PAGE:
Recommended by Ricochet Members Created with Sketch. The Homicide of the Truth

 

In 1918 US Senator Hiram Warren Johnson is purported to have said: “The first casualty when war comes is truth.” In the slow-rolling civil war we’re seeing on American streets, truth is AWOL from the media. The media have convicted Kyle Rittenhouse without benefit of trial. But, maybe it’s time to review a few fundamental truths and put some life back into truth.

In 1776 a group of patriots who believed that freedom was more important than servitude stated their beliefs in the simplest of terms:

Contributor Post Created with Sketch. Recommended by Ricochet Members Created with Sketch. The Last Bad Choice He’ll Make

 

We had an incident here in Polk County that involved a lethal shooting. In many other communities, there would have been shouting about gun control, and the shooter would have at least been arrested. Not in Polk County.

Here’s what happened: Two couples went out for the evening. At the end of the date, the two fellows drove the two women to one of the women’s homes. The fellows drove off after one of the couples had a bitter discussion, after which the two women entered the home.

Member Post

 

In Mary Chapin Carpenter’s song I Take My Chances she suggests that instead of worrying about tempting fate, that “fate should not tempt me.” It makes for great music, but probably not a great life plan. This because I have often found that when I tempt fate it delivers a crushing kick toward the midline […]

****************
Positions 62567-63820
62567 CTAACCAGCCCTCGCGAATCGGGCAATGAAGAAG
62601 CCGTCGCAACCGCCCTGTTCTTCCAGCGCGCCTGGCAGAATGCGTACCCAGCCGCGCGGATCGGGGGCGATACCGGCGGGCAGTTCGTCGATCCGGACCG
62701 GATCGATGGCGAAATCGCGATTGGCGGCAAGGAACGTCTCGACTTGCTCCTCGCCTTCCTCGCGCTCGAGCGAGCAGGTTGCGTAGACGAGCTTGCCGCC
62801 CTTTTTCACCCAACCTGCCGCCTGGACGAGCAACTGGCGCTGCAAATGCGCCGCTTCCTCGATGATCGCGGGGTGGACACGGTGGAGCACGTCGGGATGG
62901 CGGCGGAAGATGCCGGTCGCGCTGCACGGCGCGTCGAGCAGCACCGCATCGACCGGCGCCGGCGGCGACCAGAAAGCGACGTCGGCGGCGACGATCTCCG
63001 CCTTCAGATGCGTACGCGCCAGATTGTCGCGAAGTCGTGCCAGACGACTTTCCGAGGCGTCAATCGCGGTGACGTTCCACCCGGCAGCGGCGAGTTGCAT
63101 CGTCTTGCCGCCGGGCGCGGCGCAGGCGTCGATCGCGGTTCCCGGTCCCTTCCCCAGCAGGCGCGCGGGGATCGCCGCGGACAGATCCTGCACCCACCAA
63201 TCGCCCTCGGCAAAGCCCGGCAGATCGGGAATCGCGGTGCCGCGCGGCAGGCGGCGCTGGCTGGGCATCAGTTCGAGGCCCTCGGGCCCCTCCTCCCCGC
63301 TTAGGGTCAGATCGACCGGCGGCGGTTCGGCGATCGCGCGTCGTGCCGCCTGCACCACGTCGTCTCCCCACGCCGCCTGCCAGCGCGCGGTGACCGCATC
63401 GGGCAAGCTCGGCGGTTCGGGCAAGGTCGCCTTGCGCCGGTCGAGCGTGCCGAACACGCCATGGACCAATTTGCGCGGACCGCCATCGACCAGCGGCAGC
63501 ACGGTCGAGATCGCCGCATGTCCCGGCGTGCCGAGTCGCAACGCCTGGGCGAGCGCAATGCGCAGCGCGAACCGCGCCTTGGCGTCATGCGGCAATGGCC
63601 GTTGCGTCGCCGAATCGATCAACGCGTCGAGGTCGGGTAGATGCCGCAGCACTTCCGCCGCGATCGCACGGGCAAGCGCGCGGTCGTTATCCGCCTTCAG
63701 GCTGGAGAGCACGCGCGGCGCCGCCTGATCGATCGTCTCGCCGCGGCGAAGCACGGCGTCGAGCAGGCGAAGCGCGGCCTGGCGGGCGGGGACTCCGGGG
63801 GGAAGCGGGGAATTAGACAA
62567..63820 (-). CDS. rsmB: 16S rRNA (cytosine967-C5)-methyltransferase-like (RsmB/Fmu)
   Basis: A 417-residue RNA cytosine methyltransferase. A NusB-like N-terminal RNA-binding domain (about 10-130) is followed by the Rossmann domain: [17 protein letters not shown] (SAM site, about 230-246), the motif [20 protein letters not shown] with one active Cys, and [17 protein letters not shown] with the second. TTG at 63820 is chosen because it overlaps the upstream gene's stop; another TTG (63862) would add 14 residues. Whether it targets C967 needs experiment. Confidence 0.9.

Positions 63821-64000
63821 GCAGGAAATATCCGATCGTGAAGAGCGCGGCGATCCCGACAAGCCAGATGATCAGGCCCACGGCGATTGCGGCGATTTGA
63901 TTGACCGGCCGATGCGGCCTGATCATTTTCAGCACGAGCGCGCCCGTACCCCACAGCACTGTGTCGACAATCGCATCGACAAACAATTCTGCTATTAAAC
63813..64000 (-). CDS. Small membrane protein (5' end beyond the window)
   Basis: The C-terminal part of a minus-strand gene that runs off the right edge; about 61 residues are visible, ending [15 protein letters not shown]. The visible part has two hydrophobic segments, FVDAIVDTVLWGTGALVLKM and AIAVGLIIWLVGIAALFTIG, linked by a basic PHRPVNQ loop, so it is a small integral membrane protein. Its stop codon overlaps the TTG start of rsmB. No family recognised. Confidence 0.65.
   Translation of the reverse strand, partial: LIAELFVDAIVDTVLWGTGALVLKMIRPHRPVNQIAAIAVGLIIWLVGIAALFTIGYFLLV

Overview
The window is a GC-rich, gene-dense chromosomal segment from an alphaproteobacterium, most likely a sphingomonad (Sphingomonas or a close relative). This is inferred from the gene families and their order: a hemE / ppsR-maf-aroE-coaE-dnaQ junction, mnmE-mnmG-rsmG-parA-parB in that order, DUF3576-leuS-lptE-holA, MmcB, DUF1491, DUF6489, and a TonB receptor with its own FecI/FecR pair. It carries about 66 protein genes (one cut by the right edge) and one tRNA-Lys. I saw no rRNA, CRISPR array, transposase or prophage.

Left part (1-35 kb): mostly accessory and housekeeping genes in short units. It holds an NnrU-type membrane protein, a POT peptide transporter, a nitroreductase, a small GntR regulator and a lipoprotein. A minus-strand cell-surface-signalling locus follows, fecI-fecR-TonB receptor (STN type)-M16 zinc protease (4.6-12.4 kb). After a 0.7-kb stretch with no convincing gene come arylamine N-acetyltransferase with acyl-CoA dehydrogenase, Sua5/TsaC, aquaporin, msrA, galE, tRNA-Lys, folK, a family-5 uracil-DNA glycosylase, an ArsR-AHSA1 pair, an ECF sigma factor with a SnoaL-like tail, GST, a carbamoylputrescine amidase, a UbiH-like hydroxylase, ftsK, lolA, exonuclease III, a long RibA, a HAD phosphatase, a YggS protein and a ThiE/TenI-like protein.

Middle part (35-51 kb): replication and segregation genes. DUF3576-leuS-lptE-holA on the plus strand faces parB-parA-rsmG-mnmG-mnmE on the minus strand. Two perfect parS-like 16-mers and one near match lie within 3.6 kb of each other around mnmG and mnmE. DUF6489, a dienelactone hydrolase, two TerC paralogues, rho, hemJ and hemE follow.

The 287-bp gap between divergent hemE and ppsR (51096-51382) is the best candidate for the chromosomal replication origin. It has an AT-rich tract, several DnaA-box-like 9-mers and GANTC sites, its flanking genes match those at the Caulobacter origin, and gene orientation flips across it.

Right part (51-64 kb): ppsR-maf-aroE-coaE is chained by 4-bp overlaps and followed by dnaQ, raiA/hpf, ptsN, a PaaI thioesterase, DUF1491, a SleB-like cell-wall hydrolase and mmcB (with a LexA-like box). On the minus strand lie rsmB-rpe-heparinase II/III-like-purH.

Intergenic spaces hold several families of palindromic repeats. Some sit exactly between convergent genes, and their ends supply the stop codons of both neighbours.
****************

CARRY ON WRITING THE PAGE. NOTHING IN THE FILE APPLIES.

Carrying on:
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Join Jim and Greg for four big stories today! After a classic Jim rant on young people being offended by text messages with periods, they applaud the first night of the Republican National Convention and explain why they believe it was so effective. They also chronicle the epic fall of Jerry Falwell, Jr. and the lessons from this sordid saga. And they hammer House Speaker Nancy Pelosi for calling Republicans “domestic enemies” and “enemies of the state.”

Join Jim and Greg in being relieved that the four days of propaganda known as the DNC are finally over. They also discuss Joe Biden’s speech and why he would not be a unifying figure on virtually any policy. And they hammer Chicago Mayor Lori Lightfoot for barring protests on her block while showing little regard for other neighborhoods.

Join Jim and Greg as they wince at the prospect of Sen. Kamala Harris being one of Joe Biden’s heart beats away from the presidency if the Democratic ticket wins in November. They also applaud Sarah Palin for her magnanimous advice to Harris based on her experience as John McCain’s running mate in 2008. And they hammer the “true conservatives” at the Lincoln Project for lavishing praise on Harris and laugh as Bill Kristol suggests only Harris and Pence should debate.

Contributor Post Created with Sketch. Recommended by Ricochet Members Created with Sketch. Don’t Replace the NRA, Reform It

 

New York Attorney General Letitia James is suing the National Rifle Association, seeking to dissolve it over multiple incidences of fraud and mismanagement.